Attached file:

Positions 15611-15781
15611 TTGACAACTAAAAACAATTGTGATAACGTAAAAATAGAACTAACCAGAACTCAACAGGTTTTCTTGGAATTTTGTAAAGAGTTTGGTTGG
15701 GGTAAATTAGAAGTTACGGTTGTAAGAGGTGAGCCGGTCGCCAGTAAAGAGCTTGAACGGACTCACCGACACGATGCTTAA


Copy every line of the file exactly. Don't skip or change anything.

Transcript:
Positions 15611-15781
15611 TTGACAACTAAAAACAATTGTGATAACGTAAAAATAGAACTAACCAGAACTCAACAGGTTTTCTTGGAATTTTGTAAAGAGTTTGGTTGG
15701 GGTAAATTAGAAGTTACGGTTGTAAGAGGTGAGCCGGTCGCCAGTAAAGAGCTTGAACGGACTCACCGACACGATGCTTAA